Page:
“We did what we did but we actually realised we hadn’t. I mean it was great, all the stuff we did with Mutt [Lange, uber producer who also worked with AC/DC and Foreigner] was brilliant. We had a plan, well he had a plan. We were just part of the thing, but we were loving that, we were trying to create something different.
“And it was very different with Mutt, because he wouldn’t let anyone bully us. He wouldn’t let record companies or producers come in and affect us. But when we actually were out on our own there were sharks in them waters, and that was what it was like. So, this was the first time in our career that we were able to do this.”
Almost 40 years on since Def Leppard began and you’re still putting out albums and touring. Most of your peers are bowing out or slowing down, is that not tempting? Why have you not thrown in the towel yet?
“Bunch of reasons really. We’re having an indian summer as a career. Look, Labour Day is when the kids go back to school in America, it’s suicide to tour after that but we’ve been selling out every show since Labour Day. We just played Salt Lake City on a Monday night and there was 20,000 people in. We’re having this thing that’s a bit weird; everyone is loving the new stuff and there’s so much we have to say, hence the new album. There’s so much to do still. I think what happened to a lot of bands, they’re not really into it anymore. They just tour and they’re working for that business agenda, and we’re not. In a nutshell. There’s so much fire left.”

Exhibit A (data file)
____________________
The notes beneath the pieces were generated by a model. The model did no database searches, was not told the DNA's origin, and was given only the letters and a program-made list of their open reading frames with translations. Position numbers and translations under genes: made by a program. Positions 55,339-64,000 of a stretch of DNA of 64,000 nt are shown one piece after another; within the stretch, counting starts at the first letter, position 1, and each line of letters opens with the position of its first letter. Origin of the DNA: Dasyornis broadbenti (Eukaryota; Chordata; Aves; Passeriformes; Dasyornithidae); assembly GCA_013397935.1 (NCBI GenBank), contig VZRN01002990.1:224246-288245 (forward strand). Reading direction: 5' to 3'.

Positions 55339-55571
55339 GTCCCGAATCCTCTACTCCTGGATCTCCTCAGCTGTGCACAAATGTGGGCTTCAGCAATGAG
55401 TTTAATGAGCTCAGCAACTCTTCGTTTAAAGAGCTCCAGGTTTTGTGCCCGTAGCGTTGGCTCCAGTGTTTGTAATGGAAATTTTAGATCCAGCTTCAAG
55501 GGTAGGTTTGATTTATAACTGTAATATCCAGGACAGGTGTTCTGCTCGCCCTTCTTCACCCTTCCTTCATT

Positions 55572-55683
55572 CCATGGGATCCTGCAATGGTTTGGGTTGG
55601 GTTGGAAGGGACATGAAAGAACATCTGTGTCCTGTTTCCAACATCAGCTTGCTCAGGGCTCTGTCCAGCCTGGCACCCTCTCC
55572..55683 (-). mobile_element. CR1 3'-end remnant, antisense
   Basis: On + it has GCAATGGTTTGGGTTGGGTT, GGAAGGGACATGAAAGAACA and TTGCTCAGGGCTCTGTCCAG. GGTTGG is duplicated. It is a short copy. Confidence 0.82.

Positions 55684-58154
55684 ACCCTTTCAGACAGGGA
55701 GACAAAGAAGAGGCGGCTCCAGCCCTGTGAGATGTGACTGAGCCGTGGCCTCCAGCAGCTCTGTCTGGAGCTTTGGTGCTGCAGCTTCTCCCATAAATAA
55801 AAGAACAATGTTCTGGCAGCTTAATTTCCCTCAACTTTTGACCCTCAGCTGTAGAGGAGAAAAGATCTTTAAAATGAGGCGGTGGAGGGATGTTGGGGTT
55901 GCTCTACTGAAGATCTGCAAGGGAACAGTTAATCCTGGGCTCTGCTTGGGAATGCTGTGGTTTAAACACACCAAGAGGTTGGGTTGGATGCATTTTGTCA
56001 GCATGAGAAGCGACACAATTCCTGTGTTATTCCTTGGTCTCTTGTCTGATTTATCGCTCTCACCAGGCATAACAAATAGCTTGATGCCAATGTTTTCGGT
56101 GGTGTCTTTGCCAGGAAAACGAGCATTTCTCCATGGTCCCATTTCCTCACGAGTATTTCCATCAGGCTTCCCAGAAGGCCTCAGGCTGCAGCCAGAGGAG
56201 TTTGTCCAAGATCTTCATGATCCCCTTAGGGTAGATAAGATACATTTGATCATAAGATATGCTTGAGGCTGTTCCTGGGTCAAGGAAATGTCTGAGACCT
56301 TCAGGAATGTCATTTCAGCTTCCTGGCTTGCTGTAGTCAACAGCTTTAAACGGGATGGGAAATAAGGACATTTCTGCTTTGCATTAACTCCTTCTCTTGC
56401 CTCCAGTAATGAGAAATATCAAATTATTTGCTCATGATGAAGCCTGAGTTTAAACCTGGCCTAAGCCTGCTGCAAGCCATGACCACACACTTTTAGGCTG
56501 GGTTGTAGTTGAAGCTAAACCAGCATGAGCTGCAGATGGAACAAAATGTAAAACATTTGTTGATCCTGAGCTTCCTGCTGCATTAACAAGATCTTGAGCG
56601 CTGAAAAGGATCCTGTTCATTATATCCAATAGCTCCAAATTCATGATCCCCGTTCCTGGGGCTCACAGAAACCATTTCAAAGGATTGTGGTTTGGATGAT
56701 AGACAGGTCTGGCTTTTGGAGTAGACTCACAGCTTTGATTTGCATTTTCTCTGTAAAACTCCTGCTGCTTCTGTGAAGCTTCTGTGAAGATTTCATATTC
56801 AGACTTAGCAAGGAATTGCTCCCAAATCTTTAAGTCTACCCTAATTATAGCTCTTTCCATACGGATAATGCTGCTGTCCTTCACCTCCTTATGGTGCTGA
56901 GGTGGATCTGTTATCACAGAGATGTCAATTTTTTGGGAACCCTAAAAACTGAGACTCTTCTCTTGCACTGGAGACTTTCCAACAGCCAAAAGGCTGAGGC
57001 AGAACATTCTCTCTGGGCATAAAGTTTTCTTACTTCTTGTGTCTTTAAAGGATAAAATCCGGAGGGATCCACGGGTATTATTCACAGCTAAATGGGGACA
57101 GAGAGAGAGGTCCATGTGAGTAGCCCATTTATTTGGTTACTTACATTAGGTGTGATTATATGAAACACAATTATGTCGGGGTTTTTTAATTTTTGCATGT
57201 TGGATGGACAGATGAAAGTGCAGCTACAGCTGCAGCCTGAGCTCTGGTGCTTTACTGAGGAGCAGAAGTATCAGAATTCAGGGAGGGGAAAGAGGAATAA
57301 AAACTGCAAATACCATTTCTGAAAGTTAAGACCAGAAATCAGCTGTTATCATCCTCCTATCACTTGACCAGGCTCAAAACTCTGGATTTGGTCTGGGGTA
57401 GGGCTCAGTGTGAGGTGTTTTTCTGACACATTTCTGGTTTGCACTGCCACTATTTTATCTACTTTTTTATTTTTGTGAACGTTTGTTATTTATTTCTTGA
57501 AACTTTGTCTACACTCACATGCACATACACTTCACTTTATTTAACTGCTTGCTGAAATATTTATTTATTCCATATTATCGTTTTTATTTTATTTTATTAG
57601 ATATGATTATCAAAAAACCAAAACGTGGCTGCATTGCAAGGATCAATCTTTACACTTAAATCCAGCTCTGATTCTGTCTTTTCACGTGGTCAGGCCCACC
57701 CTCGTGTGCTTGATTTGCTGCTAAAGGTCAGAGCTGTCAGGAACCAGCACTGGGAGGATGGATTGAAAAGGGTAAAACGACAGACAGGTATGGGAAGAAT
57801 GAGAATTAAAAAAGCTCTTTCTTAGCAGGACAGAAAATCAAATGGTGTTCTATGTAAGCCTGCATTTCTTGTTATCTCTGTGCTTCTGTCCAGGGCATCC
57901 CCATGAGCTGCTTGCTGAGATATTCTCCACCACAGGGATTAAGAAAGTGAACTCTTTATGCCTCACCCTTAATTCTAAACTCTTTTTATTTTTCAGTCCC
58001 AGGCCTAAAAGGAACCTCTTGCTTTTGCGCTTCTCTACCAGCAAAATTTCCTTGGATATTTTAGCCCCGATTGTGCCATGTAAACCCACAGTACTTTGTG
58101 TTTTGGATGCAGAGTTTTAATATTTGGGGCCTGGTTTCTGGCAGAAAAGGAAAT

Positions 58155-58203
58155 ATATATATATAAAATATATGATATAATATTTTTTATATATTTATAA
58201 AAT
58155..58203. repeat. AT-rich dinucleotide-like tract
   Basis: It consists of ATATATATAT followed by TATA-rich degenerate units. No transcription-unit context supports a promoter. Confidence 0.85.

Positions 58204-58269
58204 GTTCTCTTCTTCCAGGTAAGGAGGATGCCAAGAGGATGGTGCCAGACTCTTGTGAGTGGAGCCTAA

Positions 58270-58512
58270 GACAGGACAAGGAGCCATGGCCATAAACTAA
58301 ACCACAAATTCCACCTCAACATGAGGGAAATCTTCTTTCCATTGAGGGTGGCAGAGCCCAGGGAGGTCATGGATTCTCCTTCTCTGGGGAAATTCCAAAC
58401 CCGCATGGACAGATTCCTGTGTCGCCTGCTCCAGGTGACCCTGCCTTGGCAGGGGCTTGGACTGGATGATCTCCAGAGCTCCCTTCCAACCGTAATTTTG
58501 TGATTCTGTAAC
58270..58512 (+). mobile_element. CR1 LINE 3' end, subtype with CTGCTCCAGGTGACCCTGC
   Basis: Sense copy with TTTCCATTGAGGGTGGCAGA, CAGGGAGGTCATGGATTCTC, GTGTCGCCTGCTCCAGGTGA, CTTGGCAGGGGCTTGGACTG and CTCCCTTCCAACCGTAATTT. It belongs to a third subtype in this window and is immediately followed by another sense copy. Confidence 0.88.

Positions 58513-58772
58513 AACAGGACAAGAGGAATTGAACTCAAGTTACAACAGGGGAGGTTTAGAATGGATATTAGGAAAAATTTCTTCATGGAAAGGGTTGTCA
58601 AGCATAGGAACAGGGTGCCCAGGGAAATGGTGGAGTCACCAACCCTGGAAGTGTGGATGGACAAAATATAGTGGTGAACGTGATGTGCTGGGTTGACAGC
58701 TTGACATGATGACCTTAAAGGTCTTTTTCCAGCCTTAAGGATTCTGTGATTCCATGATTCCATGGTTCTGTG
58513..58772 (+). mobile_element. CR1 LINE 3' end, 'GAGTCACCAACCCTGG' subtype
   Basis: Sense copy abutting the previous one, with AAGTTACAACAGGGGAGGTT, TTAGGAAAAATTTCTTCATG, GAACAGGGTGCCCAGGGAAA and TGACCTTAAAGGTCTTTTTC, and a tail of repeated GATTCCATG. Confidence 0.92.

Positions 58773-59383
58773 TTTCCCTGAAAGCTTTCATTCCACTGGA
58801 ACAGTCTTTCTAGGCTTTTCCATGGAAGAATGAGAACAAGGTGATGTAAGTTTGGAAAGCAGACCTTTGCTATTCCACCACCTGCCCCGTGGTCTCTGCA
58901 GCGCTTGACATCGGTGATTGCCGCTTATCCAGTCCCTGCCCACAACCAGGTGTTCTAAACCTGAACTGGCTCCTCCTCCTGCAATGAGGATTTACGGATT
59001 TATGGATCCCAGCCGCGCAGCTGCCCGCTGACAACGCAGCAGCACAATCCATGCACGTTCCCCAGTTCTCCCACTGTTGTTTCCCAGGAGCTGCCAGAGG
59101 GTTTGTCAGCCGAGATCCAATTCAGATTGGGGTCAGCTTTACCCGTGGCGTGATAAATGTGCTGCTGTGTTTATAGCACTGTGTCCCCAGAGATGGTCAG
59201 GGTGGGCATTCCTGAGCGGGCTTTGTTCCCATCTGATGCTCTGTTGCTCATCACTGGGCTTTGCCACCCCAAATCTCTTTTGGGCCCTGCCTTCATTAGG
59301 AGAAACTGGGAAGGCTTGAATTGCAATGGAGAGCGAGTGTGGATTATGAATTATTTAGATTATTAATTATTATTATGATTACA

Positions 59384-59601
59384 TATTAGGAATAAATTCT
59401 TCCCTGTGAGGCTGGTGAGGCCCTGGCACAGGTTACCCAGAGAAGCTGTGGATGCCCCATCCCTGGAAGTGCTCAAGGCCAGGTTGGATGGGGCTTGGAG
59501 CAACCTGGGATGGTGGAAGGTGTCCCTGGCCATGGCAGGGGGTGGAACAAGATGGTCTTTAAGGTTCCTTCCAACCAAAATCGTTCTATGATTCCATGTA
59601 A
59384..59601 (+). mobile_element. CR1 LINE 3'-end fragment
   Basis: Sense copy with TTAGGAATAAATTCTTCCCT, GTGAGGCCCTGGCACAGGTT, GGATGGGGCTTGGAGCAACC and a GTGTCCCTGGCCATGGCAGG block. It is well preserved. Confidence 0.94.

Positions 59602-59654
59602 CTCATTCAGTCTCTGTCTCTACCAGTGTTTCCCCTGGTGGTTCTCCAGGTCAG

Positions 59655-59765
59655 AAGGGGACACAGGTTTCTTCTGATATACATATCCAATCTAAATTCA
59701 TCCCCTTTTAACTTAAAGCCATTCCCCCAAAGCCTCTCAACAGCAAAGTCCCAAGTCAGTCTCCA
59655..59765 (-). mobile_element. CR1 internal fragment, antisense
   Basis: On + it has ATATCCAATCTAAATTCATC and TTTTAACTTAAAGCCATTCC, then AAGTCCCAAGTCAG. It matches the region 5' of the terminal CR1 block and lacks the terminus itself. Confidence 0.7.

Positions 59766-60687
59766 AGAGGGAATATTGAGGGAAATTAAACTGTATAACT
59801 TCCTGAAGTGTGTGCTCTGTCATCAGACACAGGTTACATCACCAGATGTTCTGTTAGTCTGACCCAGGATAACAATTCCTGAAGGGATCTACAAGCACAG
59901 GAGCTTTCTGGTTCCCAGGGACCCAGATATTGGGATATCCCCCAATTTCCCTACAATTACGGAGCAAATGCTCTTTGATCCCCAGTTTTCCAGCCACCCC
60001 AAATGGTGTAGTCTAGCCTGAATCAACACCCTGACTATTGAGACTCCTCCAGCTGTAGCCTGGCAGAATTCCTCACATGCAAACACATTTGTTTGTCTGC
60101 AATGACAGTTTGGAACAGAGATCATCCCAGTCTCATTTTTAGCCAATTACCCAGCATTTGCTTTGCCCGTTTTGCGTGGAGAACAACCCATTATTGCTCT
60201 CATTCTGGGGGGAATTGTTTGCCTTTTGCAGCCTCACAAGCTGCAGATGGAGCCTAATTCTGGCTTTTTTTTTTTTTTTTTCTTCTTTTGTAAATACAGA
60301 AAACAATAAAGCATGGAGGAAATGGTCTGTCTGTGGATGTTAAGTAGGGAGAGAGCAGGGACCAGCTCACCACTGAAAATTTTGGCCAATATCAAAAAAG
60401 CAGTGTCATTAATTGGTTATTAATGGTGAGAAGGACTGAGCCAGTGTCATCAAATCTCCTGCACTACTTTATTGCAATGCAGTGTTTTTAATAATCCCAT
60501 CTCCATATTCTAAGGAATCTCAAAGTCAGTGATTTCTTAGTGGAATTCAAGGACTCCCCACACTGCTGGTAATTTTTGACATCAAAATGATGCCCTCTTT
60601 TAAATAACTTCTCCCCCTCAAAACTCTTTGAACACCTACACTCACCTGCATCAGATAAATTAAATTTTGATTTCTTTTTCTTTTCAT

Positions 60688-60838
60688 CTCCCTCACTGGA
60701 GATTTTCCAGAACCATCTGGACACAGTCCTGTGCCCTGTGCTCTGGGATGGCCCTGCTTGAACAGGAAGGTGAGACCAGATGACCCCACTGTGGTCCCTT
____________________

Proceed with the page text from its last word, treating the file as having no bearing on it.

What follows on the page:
You mentioned The Marquee earlier, it’s such an iconic venue for our readers and sadly now a pub in an area of London where music venues and being demolished, turned into wine bars or boarded up. It’s so sad. What do you remember of playing it?
“It was brilliant. I’d read about it and heard about it for years. The Pistols, Led Zeppelin, Stevie Wonder, The Who, The Beatles, The Stones, everyone played there and it was really special. You’d hang there, it was a great vibe. It was funky, it was nasty, it was just great, a centre. You don’t have that anymore. There were loads of places you could play but that one especially. When I was in Girl we used to do residencies there, play there every week for a month and it was just really cool. I’m from London, so for me it was even more special. I loved it. It was part of the scene.”
Coming from East London, what do you remember of that nascent NWOBHM scene? You grew up with Paul D’ianno, right?